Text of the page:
Judge resets hearing in Venezia wrongful death suit
Instead of dismissing a wrongful death lawsuit for lack of prosecution, St. Clair County Circuit Judge Patrick Young has reset a case brought by the parents of a young woman murdered in 2005.
Michael and Cynthia Anderson of Belleville have been unable to find a new attorney to carry on their suit against Robert Staack and the estate of convicted rackateer Thomas Venezia. Their former attorney and their current local counsel did not show up to Monday morning's status conference.
The Andersons sued on behalf of their deceased 22 year-old daughter, Jennifer Anderson, who was found dead from a gunshot wound to the head in the home she shared with Venezia. Venezia was also found dead.
It was ruled a murder-suicide by the Belleville Police Department.
The Andersons sued the estate and Staack, whom they claim negligently entrusted a gun to Venezia, who was allegedly ill and depressed at the time of the shootings.
There has been little progress in the Andersons' suit and no service to either defendant in two years.
St. Louis attorney James Schottel Jr., the lead counsel for the couple, had filed to withdraw from the case, citing staffing issues and his disability.
Young granted that request, provided that Schottel return the $1,600 the Andersons already paid him.
Schottel filed a motion Jan. 8 asking the Court to reconsider the order commanding that he return the money. He alleges that there was an underlying conflict of interest to begin with in the case, stemming from actions by co-counsel William Berry. Because of that, the motion argues, Schottel should be able to keep the $1,600 the Andersons paid him.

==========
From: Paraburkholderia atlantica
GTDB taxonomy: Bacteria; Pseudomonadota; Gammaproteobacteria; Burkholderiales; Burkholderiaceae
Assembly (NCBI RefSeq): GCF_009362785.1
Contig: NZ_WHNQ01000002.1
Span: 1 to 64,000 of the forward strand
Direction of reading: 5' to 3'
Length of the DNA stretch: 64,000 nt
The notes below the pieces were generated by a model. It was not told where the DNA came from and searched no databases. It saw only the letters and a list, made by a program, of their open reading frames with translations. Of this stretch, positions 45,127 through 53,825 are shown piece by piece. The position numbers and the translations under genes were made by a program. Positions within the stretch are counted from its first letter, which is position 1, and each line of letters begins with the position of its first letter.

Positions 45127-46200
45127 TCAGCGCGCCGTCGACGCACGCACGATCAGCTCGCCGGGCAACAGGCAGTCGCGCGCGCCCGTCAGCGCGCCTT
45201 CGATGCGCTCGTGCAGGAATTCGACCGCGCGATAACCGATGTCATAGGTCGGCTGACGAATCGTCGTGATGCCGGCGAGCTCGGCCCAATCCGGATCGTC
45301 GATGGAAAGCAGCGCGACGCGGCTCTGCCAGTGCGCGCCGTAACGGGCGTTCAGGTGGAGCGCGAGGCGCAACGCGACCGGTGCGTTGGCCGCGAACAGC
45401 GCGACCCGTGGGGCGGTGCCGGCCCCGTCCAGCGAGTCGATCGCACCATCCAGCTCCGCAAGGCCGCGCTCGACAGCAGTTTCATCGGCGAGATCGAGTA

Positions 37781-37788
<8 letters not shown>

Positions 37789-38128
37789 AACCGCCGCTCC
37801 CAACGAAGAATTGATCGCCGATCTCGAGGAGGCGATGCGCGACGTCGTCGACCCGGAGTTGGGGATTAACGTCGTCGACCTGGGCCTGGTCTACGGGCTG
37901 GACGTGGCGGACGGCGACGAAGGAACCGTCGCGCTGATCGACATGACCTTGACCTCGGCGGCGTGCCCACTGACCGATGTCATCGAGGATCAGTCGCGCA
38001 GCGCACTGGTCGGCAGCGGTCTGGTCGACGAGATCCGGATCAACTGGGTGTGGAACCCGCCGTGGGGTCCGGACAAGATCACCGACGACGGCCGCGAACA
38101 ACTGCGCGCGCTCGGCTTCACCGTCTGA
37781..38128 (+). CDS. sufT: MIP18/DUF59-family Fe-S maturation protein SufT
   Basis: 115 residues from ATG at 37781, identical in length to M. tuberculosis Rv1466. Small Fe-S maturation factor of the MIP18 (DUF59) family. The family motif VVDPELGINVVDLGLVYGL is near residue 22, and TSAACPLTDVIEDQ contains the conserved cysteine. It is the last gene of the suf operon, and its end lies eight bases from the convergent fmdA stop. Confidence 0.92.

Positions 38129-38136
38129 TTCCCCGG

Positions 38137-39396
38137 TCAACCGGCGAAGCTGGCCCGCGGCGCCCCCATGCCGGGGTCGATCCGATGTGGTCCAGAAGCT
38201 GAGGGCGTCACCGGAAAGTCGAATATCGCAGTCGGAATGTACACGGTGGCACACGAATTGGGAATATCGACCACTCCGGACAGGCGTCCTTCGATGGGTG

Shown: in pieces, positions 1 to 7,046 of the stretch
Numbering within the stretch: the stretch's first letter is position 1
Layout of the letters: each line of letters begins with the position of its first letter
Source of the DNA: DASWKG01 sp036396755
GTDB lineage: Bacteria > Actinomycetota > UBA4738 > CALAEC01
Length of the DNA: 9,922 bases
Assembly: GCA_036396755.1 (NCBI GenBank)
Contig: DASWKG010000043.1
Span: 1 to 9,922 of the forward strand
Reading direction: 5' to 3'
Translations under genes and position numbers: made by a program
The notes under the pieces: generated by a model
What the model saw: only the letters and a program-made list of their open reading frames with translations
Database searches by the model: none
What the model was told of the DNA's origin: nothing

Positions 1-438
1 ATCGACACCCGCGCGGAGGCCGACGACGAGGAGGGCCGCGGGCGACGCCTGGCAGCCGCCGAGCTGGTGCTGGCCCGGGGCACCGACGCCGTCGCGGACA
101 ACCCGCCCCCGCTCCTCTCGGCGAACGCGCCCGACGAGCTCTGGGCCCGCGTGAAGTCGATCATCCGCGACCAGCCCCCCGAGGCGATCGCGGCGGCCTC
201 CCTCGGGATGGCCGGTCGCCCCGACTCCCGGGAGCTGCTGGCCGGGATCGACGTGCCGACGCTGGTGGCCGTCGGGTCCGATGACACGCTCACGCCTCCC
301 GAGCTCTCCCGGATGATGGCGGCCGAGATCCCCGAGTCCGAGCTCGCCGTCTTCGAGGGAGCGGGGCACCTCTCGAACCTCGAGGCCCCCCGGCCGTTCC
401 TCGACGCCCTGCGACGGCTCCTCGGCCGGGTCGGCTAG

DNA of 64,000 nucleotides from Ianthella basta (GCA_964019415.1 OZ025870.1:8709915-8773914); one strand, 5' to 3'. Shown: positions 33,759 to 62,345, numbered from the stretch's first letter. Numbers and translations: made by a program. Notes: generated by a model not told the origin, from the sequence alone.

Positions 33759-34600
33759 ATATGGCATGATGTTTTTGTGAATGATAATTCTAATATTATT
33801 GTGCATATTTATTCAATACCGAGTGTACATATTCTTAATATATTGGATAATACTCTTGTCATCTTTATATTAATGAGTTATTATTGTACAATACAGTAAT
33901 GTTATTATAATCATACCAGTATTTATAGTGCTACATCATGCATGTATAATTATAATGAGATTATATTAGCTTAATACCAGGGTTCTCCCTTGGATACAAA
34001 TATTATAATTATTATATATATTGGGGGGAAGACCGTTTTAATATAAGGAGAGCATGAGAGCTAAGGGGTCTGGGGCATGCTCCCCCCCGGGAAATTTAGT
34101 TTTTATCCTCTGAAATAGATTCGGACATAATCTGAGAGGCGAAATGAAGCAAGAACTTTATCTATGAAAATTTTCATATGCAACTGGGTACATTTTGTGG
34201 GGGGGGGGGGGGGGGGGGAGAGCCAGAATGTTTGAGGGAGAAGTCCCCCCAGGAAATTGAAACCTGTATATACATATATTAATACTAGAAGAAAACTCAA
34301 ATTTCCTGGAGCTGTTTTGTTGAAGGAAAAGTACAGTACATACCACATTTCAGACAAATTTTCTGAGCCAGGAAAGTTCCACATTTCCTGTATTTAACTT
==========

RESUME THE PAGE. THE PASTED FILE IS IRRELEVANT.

Young will take up that matter Jan. 20 at 9:30 a.m. In an order, Young wrote, "All parties to be present at this time. [sic] including all attorney's [sic]."
The couple expressed their frustration with the lack of progress in the case, blaming Schottel and Berry for what they called a lack of communication.
In a telephone interview Monday, Cynthia Anderson made the couple's feelings clear.
"I woke up this morning in tears," Cynthia Anderson said. "It's almost like losing her again."
The couple told Young at a December hearing that the two attorneys blamed each other for the lack of progress in the suit. Both attorneys at times have failed to show up for court hearings, despite an offer from Michael Anderson to transport them both using vehicles his transportation company owns.
His wife said Monday that although they had repeatedly asked both attorneys to forward correspondence to them. She said she had never seen Berry's letters that Schottel attached to his Jan. 8 motion.
Because of the attorneys' handling of the case and Venezia's involvement, Cynthia Anderson said that the couple had been unable to find a new attorney.
"Nobody will touch it," she explained.
She and her husband are looking toward St. Louis in hopes of finding someone to take the case.
Although Young may end up dismissing the case, Cynthia Anderson said she would refile it, if she could find another attorney to take it.
"It would be nice to have some kind ... of answers," she said.